The State of Minnesota is asking insurance companies whether they are prepared to meet the risks associated with climate change, both in terms of how they calculate potential liabilities and in their own operations. The Star Tribune (“State asks insurers, are you ready for climate change?“, Bill McAuliffe, 8/10/2013) reports:
State Insurance Commissioner Mike Rothmann said Minnesota joined California, Connecticut, New York and Washington in the survey in order to help develop a broader base of information about possible disaster coverage. While the other states face risks of coastal storms that Minnesota does not, Rothmann said Minnesota firms are vulnerable to tornadoes, severe storms and river floods, which some climate models suggest are increasing with a warming climate.
“My perception is that we’ve seen some frequency changes with those events,” Rothmann said. “We want to make sure companies and policyholders have the best protection possible.”
Minnesota’s first billion-dollar disaster year was 1998, the year of devastating tornadoes in St. Peter and Comfrey. The $1.5 billion in losses were greater than those for the previous 40 years combined, said Mark Kulda, spokesman for the Insurance Federation of Minnesota. In three of the past five years, Minnesota’s insurance payouts for weather disasters were among the top three in the nation, he said. Since 1998, the average annual premium for Minnesota homeowners’ insurance has jumped from $368 to $960.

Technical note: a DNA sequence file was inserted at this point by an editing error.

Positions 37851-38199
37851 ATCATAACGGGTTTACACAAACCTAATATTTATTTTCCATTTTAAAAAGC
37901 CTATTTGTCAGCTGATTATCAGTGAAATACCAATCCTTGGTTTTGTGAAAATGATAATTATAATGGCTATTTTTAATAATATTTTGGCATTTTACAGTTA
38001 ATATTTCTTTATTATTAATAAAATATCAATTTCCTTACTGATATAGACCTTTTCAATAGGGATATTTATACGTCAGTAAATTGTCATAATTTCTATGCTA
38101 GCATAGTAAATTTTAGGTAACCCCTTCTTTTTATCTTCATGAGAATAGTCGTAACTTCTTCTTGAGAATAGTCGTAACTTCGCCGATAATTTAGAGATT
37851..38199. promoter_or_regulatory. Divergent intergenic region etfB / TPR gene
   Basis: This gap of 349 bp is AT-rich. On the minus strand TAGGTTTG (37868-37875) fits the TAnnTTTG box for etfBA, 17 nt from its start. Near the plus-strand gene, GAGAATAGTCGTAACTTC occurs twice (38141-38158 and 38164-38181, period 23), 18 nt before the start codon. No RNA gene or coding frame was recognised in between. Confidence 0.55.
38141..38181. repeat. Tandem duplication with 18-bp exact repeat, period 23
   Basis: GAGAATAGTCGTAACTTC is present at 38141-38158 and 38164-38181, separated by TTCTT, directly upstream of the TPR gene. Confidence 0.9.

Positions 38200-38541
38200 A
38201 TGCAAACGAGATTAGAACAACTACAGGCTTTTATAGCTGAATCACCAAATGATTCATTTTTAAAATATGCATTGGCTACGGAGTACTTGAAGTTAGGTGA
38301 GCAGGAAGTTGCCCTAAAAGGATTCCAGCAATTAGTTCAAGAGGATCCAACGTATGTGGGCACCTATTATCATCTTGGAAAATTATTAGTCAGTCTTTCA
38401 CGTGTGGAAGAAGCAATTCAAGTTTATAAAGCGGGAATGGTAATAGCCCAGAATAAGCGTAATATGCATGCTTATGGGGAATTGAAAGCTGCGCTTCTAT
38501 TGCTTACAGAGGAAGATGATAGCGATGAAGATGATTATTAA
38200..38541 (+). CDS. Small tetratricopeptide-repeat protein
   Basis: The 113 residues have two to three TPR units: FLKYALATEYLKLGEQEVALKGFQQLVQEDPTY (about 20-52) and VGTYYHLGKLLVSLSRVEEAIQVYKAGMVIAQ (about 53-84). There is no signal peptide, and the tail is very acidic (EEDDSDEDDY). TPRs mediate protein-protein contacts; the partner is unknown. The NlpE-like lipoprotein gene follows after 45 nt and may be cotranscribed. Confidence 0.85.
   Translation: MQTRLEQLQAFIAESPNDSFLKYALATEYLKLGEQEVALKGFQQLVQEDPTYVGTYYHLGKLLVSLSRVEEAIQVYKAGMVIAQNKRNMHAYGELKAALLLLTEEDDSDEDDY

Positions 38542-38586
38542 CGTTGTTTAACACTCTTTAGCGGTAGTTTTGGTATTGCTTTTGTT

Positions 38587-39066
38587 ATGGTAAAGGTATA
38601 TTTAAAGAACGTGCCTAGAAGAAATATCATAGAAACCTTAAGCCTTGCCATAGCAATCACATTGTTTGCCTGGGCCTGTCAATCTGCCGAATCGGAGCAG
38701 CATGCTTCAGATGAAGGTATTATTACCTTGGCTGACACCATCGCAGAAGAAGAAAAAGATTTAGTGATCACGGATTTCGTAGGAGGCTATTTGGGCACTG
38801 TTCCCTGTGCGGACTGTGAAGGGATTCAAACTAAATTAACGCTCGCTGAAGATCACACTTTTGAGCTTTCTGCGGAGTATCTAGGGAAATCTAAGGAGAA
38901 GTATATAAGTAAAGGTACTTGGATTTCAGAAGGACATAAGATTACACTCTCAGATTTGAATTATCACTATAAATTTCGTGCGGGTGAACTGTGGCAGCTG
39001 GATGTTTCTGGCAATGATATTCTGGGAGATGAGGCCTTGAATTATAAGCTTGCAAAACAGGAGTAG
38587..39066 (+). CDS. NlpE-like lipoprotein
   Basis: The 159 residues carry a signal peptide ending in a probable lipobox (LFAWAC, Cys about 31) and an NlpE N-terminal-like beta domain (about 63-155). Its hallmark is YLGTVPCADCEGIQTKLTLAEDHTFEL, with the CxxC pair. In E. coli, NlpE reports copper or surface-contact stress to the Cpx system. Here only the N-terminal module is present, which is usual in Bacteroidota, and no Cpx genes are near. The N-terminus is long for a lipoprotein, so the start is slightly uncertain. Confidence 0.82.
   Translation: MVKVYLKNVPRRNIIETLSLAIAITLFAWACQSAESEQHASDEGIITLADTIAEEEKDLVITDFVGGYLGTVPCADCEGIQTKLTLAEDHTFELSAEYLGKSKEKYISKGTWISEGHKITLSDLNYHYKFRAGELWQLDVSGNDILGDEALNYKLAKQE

The survey was developed by the National Association of Insurance Commissioners with assistance from Ceres, a Boston-based organization. It asks insurance companies how they are changing their risk management and catastrophic risk modeling in light of the association between climate change and extreme weather events. It also asks insurers what they are doing to help policymakers and policyholders (their customers) prepare for and prevent the impacts of climate change, because, according to Ceres:
Insurers have a history of working with society to identify and manage new risks. Over the past century insurers played a key role in establishing the first public fire departments, founding Underwriters Laboratory to deal with a scourge of dangerous consumer products, mandating stronger earthquake standards in building construction, and hastening the arrival of new automobile safety equipment.